We called 911 and my husband (boyfriend at the time) held me in his arms as my limbs fell to the side, with no blood flow. I was going into circulatory shock. I told him I loved him and to tell my kids I loved them and the blurry lights in the distance arrived closer. Suddenly I felt my heart convert back to a normal (but fast) rhythm and I could breathe again and move my arms. This happened again and again, several times a week, for months.

I was continuously dismissed, labeled with anxiety and even prescribed acid reflux medication for heartburn. I did not have heartburn, I was having chest tightness and pressure but this was just a small example of being disregarded and carelessly misdiagnosed. Eventually, I had a 30 heart monitor on to capture every episode. The monitor was hidden under my shirt and robe. My body would shut down before the doctor’s eyes as he mocked me and stated it was just anxiety and an EKG or heart monitor wasn’t necessary. Despite my history and the fact that I was the happiest I had ever been, I was always sent home or they couldn’t catch an episode.

Six months later, I finally found an electrophysiologist who set me up with a pacemaker that I needed ten years ago. My neurologist also looked at the tests and confirmed that what they thought looked like an anxiety attack was my body going into circulatory shock. I can also finally take heart medication to keep the fast rates at bay, now that I have a pacemaker.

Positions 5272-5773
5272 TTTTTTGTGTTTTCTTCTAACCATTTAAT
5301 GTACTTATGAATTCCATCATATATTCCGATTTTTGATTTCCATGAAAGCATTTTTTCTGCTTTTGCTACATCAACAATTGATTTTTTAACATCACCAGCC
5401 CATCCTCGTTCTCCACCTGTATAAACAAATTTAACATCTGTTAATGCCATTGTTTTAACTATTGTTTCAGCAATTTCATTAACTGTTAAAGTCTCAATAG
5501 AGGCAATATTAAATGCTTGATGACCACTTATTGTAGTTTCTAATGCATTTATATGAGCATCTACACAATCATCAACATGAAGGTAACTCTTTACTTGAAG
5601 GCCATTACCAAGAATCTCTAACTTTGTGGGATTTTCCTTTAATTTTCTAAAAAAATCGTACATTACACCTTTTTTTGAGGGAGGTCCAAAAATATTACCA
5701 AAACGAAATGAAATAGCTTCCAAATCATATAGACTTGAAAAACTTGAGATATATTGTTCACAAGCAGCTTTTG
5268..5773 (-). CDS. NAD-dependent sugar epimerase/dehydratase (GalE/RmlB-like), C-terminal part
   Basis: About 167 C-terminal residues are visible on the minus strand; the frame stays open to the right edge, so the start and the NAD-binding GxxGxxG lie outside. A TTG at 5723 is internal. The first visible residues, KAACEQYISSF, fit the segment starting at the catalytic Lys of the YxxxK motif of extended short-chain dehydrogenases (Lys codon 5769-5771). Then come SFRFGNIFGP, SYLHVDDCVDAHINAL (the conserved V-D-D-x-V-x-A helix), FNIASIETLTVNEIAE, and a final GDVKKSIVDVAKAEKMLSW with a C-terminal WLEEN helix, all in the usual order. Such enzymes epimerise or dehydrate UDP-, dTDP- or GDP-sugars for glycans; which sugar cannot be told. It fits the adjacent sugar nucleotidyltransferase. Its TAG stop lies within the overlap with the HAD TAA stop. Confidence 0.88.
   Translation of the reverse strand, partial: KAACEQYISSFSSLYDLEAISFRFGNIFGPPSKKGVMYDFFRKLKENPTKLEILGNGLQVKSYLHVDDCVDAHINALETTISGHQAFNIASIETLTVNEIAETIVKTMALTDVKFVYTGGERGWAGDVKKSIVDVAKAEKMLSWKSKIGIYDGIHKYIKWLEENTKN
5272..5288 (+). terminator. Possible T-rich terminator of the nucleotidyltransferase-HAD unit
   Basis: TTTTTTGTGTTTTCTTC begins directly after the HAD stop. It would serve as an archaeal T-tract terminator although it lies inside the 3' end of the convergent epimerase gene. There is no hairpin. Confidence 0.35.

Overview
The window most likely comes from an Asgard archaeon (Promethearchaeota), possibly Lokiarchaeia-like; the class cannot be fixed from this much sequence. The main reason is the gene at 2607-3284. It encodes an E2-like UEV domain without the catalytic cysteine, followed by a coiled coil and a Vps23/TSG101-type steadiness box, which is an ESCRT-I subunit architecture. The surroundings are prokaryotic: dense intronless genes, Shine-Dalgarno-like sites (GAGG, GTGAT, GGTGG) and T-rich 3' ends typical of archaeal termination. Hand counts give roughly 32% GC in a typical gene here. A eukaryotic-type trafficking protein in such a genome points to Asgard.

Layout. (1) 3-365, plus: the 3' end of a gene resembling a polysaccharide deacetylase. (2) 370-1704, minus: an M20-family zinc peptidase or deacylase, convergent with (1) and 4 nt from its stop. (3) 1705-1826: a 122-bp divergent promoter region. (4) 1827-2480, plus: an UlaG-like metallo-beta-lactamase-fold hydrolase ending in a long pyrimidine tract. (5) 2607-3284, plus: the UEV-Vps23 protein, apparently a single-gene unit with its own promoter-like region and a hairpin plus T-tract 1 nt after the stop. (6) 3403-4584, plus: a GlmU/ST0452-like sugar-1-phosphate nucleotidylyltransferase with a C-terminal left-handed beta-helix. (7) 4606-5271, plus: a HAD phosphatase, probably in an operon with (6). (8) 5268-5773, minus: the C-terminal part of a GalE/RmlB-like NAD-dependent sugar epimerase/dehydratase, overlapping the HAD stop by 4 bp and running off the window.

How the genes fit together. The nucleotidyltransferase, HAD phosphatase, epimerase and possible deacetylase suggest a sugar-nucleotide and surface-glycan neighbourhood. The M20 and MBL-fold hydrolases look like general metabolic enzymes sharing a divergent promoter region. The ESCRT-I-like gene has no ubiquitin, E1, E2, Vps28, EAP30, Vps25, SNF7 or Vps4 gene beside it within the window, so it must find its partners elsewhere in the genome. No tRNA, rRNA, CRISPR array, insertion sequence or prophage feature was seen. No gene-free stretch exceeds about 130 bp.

Like a thick gloom, blanketing you and swallowing your body, the memories take over. There were times that I literally begged for my life. I could barely breathe and my arms and legs lost color and I couldn’t move. My body would start shaking vigorously as I took small rapid breaths. “Please help” was all I could pathetically mutter to the unconcerned nurses who assumed I was a drug seeker.

Those six months still haunt me, especially at night. No doctor EVER thought to ask, “Why does this young woman have such a unique health history?” No one thought to do genetic testing or to ask questions. They all let me slide through the cracks.

I’m here and I am still fighting. I will always fight, until I can’t anymore. I am here to stand up for others like me. I am here to inspire others to advocate for themselves and to not give up. I am still here.

Even though my story isn’t over, I still continue with sleep apnea and my aortic valve has hypertrophied. I will need open heart surgery once again, with a pig valve and possibly in the near future. I will need a new pacemaker years to come. I don’t have insurance so my sleep apnea is not being treated. I don’t know what to expect in the future but I do know that I will love every moment that I am given.

  • Educate yourself on your health conditions.
  • Get every medical record and keep a file
  • Print information on your rare diseases or disorders to give to your medical professionals
  • Find a support group or therapist
  • Eat healthy and stay hydrated